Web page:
- the editor writes: If you don't know by now, IMP is my personalzine wherein I honk and mutter and carry on at great length... IMP is free to those who receive it as long as I can manage it, altho there are some certainly Celestial beings who'll receive it whether I start charging the rest of you lowly mortals or not. Distribution is my fiat, after all... [But] for the sake of my virtually non-existant budget, I'm forcing myself to implement a new rule. Now, there are some of you out there who have recieved three issues -- this will be 4 -- and haven't said Word One about any of it. Which by and large is ok, but come on people, give me a break, at least make a noise. I frankly cannot afford to send this to anyone who doesn't like it or is indifferent to it. You needn't send me a volume of pithy comments. What you DO need to do is send me a postcard telling me you want to continue to receive it, if I haven't heard from you in one form or another already. Otherwise, I'm forced to remove you from the mailing list. I'm sorry but that's the breaks.
- there is much detailed content on the editor's trials and adventures at the post office
- the editor says she gave a copy of Alternative: Epilog to Orion to a gay friend to review and this is the report back: ....ALT has graced my coffee table since it arrived, collecting fingerprints as well as comments. John (who has never seen Trek) thought that, although not at all real, it was, at times ‘very human.’...There’s a certain separateness in male to male relationships due to (in part) the nature of the physicality involved that seems to be ignored here, making me think that the person who wrote ALT is either (1) very young, or (2) a closet queer, or (3) a man who’s just come out and hasn’t come to realize [the] nature of homosexual relationships, or (4) a woman. But, as you even said, no relationships are like that, even hetero ones.
- the editor is "deliriously happy" that she has received no further comments on Alternative, a zine she can't stand; she also says she sent it to her first boyfriend, a gay man, who thought it had some "human moments" in it, but for the most part thought it was badly written, poorly illustrated, and silly. "And that...definitely, is MY last word on ALT."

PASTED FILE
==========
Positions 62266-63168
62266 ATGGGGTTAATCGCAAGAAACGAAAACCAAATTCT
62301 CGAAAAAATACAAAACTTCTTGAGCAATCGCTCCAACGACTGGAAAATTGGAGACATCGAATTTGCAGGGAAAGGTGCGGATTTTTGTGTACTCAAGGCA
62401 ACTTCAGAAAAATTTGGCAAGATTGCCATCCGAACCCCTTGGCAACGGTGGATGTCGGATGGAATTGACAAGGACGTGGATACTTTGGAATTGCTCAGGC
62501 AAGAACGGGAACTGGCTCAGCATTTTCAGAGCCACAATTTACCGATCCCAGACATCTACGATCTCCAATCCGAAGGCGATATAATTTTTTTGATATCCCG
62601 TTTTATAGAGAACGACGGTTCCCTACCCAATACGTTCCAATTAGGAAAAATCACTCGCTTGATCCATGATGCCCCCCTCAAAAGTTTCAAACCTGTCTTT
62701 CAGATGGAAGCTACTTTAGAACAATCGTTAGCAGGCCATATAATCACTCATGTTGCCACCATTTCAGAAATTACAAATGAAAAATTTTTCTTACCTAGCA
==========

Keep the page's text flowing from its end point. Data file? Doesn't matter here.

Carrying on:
- the editor apologizes for not sending much mail out to friends lately and lists a variety of personal reasons. One of them is her "wretched typewriter".
- a fan writes in at great length about not getting the 28 pieces of art she'd sent to a zine publisher almost a year and a half after the zine had been published: I'll never see those illos again except in print, and I've callously resigned myself to that fact. I'm not going to name names, and lower myself to their lack of ethics, but for most it's not a far throw to guess just of whom I'm speaking." She lists five editors she will trust with her art, suggest that fanartists come up with a release form of sorts (a contract with some carbon paper) as a way to protect artists. "Don't misunderstand me... if there were no editors, the artists would probably never be published. On the other hand, if there were no fan artists, the zineds would be paying CASH for their art if they couldn't draw it themselves. For that we should be thankful. But how can one be thankful for blatant misuse again and again? It's not fair to put so much time into art and then be openly ripped off.
- a fan writes in the role of a zined and says that many fans are too impatient, that zine editors put out zines in their time, as a hobby: This zine problem [zines not sent in a timely matter, or not at all] really is a double-edged sword. The problem, basically, is that when money has exchanged hands, there is room for a lot of problems. Having paid money even in a fannish situation, one is entitled to expect something back...
- Rusty Hancock writes a lengthy essay entitled, "In Defense of Diamonds which argues that while the main character has some elements of a Mary Sue, she isn't one. She writes extensively on what is, and is not, a Mary Sue.
- the editor writes: "there may be a very small reprint of the back issues if there is enough interest to warrant it -- right now, I'm not going to dig through all those cruddy, inky stencils just to reprint three copies here and there. Sorry, but take pity on me; it's obvious I'm not well to be doing this to begin with. Who in their right mind would do a monthly zine for free, after all?
- it contains a review of Beta Niobe Revisited, see that page
Implosion 5 was published in April 1977 and contains 12 pages.
- the editor writes about Delta Triad #3
- a review of The Castaways, see that page
- a review of R&R #2, see that page
- a review of The Other Side of Paradise #2, see that page
- a sort-of review, mostly justifying, sort-of, the price for the Interphase zines
- a pointed essay by Paula Smith about the evils of sloppiness, poor editing, laziness of writers and zineds, and specifically which zines are worth the price they charge; it is an essay that ruffles many feathers and ignites conversations of both of readers of "Implosion" and with other fans who heard of its content
- a denial that H.O. Petard is Paula Smith
- the editor refuses to print anything more about Alternative: The Epilog to Orion, saying she is sick of the whole thing
- a long, long essay that explores and explains that the author of Diamonds and Rust has "peopled the stories with favorite performers," that the characters, at least physically, resemble a real life actors of the time. Chantal is based, physically on the actress Cornelia Sharpe. "I willingly admit [the author comments on the essay later] that Cornelia Sharpe couldn't act her way out of a paper sack but all I need is her exterior."